|Keep your pants on, tulips. It's not that time yet!|
This past year has gone really fast. Maybe that's because I haven't really been denying myself anything. I do feel like I've learned a lot, and I feel like there's so much more to learn.
On the most basic level, I would say that being a locavore - really and truly - does not make sense unless you live in San Francisco or somewhere equally temperate. In the Midwest, at least, it just does not make sense. No citrus, no bananas, very limited selection of nuts, very limited selection of fish. Taken a step further, no chocolate, no sugar, no olive oil. Not really a great way to eat, both in terms of health and in terms of lack of chocolate. Unacceptable.
So 100% locavore, no. But there is so much more out there than people take advantage of. Here are, in no particular order, the top 10 things I have learned over the past year:
- You can generally get something green at the Winter Farmer's market, no matter when in the year it is.
- Milwaukee has two options for salad greens all year round: Sweet Water Organics, and Growing Power.
- Flour from Great River Milling costs way less when purchased from Amazon.
- My husband will not bury a garbage can in our back yard to create a root cellar, but winter squash lasts pretty well in my basement.
- Apples are available all year long at the Winter Farmer's Market, so it is not worth while to can mass quantities of apple pie filling in a ridiculous manner.
- Chutney should be used not only as a garnish, but also to braise things in.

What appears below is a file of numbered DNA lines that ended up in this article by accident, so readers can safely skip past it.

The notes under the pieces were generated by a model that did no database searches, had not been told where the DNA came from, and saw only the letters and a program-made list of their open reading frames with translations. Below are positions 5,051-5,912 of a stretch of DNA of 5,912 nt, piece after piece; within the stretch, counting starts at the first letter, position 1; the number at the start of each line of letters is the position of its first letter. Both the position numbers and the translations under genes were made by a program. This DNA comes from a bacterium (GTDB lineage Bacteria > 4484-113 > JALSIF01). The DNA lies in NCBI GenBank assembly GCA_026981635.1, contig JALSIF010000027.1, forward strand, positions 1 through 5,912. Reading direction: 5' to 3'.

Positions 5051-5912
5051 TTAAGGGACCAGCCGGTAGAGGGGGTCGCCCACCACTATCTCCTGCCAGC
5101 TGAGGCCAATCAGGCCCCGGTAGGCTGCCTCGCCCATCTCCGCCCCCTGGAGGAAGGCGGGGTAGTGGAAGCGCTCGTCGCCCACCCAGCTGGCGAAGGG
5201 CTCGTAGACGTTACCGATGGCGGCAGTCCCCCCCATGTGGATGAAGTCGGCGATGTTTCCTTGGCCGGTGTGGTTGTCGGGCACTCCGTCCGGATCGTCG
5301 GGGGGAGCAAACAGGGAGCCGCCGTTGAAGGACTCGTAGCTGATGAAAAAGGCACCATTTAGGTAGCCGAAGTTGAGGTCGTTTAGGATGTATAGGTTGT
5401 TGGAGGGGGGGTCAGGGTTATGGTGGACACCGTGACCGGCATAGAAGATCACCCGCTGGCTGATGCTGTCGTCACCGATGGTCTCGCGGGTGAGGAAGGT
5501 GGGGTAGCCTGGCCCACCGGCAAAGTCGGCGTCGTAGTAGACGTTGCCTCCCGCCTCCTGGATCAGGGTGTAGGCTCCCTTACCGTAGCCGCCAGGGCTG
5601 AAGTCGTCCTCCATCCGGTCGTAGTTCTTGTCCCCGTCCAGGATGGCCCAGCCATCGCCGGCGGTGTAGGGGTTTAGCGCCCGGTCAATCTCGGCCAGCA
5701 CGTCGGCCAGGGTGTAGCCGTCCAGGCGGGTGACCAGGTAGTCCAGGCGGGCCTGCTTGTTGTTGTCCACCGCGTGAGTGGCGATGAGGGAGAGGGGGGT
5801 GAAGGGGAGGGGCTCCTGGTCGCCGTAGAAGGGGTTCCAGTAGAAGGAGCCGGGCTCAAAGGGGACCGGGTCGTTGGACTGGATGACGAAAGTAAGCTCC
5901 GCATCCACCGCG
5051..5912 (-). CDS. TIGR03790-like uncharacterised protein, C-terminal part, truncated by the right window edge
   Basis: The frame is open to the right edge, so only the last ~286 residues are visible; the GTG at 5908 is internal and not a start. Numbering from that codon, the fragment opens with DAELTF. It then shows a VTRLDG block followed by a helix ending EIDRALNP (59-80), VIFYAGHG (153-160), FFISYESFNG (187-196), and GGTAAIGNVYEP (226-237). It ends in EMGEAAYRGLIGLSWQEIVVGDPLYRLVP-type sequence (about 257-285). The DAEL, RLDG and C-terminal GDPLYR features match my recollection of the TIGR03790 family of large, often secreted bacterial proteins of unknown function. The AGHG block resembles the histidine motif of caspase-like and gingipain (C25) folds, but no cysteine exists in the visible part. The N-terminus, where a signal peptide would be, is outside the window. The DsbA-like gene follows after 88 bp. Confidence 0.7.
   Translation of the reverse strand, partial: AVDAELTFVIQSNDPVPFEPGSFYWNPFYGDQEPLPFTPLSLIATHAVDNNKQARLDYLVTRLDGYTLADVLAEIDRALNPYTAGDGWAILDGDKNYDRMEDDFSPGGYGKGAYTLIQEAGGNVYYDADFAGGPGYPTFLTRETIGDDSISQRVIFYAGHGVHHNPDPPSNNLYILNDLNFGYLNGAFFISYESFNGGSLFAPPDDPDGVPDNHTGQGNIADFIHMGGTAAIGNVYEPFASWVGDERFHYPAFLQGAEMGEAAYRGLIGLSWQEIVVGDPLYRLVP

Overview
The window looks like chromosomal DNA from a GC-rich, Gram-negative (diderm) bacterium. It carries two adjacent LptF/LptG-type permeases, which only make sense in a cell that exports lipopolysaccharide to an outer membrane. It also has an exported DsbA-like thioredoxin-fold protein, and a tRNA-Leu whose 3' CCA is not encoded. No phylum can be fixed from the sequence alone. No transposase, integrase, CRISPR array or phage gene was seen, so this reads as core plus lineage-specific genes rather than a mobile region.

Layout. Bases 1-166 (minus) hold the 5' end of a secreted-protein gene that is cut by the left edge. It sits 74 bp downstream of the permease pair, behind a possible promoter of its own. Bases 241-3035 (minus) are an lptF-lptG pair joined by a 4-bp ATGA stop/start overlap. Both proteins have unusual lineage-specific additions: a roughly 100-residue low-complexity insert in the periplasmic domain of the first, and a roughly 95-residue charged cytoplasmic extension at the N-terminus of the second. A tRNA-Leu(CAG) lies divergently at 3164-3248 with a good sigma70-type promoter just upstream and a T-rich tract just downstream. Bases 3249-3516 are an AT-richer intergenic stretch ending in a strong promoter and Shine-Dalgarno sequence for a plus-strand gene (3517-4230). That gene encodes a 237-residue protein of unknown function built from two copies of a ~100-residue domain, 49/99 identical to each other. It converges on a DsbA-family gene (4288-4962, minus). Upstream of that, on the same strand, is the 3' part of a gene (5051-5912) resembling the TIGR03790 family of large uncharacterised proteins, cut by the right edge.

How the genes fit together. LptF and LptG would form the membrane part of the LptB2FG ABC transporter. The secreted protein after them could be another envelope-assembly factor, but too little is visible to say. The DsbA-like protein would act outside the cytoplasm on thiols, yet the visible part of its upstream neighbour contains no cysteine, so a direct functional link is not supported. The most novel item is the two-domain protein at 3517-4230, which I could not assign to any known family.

- Canning is exceptionally useful, if done properly.
- Fruit in general
- Bruscetta Topping
- Pickled Zucchini/Zucchini Relish
- Pickled Peppers (or at least in smaller jars if they're going to be so damn spicy)
- Apple Pie Filling (a lot less!)
This blog will not be ending, but it will be changing a little. I'd like to spend more time researching; more time talking about larger topics and not just recipes. I plan on going out to my CSA's farm, and spending more time at the Urban Ecology Center, and Sweet Water Organics. I'd like to learn how to make cheese. I'd like to learn how to make sausage. I'd like to learn how to butcher a pig. My wonderful husband got me a food dehydrator for my birthday, so I see dried things in my future.
I'd like to do more research on the issues that are important to me: GMOs and pesticides, and bad fats vs. good fats, and things I probably don't even know I'm passionate about yet.
This might be more than one year.
All of my visiting and researching might mean a few less posts, and it might mean a few longer ones. I hope you stick with me, if I drop down to once or twice a week. My journey into food is not yet over, and I'm glad to have you along for the ride!